Can You Reverse Food Allergies? What Experts Want You to Know
There's no way to reverse or cure a food allergy yet, but scientists are working on it. In the meantime, here are the existing, new, and coming treatments, including oral immunotherapy, that may help curb allergic reactions.
Food allergies are a serious problem. About one in 10 adults has a food allergy, according to a 2019 study, as do one in 13 children, says the Centers for Disease Control and Prevention. Allergic reactions can range from mild to potentially life threatening.
If you eat a food you are allergic to the symptoms can include itchy lips, mouth or tongue; hives; vomiting; diarrhea; swelling of the face and throat; wheezing; and even anaphylaxis, a dangerous reaction that results in a drop in blood pressure, trouble breathing, a sense of impending doom, and a loss of consciousness.
With stakes so incredibly high, millions of people—particularly the 32 million people in the U.S. with food allergies—would love a cure. But while there are treatments, ways to reduce severe reactions (that work for some people and types of allergies), and a chance that some children will outgrow an allergy, there’s no surefire way to reverse a food allergy.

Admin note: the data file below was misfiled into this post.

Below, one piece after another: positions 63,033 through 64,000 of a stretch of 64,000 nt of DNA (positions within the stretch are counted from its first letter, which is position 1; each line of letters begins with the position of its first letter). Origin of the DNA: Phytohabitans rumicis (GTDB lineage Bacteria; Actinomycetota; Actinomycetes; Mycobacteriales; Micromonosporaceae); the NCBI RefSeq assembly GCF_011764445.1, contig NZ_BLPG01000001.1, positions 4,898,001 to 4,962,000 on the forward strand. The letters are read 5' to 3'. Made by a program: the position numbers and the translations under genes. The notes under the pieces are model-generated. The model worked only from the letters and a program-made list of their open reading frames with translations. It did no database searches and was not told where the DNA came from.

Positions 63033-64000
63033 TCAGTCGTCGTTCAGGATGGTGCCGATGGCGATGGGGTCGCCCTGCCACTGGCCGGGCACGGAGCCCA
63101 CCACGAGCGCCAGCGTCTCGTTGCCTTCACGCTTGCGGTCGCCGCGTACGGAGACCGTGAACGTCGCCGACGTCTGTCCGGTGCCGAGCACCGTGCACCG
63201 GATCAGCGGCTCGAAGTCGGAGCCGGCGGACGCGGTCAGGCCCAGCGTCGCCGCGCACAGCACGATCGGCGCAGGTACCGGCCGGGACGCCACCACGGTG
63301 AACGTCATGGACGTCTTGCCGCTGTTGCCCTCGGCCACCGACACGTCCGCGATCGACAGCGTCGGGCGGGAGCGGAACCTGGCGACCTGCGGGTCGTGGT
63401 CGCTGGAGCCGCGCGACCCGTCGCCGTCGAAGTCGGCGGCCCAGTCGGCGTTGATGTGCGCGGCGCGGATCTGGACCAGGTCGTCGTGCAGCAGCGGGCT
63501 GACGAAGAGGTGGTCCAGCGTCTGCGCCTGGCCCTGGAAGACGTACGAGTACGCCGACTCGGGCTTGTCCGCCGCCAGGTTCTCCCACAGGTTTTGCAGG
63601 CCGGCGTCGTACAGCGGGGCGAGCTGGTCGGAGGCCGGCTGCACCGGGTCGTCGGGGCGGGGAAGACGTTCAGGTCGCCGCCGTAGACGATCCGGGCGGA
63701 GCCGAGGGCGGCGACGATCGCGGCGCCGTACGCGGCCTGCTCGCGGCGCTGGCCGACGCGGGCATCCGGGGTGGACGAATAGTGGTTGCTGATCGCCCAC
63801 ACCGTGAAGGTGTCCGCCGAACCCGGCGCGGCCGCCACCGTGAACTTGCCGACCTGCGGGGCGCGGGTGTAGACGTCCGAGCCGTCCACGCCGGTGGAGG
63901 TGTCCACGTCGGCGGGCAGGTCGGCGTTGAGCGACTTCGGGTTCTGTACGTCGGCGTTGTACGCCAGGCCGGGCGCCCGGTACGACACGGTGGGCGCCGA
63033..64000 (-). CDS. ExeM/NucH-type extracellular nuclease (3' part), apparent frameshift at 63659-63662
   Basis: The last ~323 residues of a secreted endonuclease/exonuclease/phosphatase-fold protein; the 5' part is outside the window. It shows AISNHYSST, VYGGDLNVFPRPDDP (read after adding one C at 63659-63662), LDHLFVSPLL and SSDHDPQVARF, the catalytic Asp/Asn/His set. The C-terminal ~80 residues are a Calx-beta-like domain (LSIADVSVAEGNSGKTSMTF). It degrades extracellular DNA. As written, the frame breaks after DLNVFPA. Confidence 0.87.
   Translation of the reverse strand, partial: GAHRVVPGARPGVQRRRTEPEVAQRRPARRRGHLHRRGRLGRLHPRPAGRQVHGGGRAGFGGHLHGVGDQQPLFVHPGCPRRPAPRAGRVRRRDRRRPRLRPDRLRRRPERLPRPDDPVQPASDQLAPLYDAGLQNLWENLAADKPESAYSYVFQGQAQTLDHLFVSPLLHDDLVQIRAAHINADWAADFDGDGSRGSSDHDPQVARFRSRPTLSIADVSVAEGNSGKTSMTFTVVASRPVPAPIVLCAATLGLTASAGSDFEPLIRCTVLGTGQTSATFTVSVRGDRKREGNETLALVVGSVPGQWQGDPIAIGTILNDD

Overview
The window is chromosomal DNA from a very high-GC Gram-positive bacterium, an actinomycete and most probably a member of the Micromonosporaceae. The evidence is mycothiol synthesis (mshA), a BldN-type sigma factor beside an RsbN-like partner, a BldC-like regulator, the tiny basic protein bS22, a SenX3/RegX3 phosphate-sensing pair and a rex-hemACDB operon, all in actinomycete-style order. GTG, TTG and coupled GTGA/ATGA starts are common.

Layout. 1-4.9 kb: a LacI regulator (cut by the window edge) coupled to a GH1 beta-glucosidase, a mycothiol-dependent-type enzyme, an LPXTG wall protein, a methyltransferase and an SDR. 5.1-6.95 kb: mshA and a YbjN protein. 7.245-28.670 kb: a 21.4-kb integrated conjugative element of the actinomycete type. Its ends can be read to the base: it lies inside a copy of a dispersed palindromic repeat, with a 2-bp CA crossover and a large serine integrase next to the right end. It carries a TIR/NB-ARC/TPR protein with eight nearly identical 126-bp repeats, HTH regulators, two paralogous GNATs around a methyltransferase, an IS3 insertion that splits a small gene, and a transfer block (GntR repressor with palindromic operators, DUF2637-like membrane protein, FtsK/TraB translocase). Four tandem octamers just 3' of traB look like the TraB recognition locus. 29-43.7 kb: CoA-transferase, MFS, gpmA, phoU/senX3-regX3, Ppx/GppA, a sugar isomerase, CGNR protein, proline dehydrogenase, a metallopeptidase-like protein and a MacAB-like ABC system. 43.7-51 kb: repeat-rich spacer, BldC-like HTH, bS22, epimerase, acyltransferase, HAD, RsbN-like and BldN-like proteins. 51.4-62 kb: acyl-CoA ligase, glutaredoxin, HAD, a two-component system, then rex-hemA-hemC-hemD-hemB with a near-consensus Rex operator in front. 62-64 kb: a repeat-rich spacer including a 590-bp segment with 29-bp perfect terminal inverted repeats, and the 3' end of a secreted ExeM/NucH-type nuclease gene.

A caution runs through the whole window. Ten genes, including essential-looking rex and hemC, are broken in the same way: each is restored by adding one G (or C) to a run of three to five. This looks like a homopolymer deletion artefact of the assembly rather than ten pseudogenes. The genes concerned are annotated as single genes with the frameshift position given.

“It would be amazing [but] unfortunately, we don’t have a way to do that,” says allergist David Stukus, MD, a member of the American College of Allergy, Asthma and Immunology (ACAAI). “There is no cure.”
Even without a cure, most people can manage their food allergy successfully, but it can be a risky game. Food allergies can develop at any age, one mild reaction doesn’t mean you won’t have a more severe one next time, and in some cases, they can potentially be fatal, says the American College of Asthma, Allergy & Immunology (ACAAI).
“Some people feel like they’re living with a ticking time bomb,” says Dr. Stukus.
Although there’s no cure yet, there are new treatments and even more in the works right now, in several promising directions.
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What foods most commonly cause allergic reactions?
More than 90% of reactions care caused by eight types of allergy-triggering foods, says Dr. Stukus. Those food are peanuts (which grow underground), tree nuts (like almonds, cashews, pecans, pistachios and walnuts), eggs, milk, fish, shellfish, wheat, and soy. (Learn more about the foods that cause most food allergies.)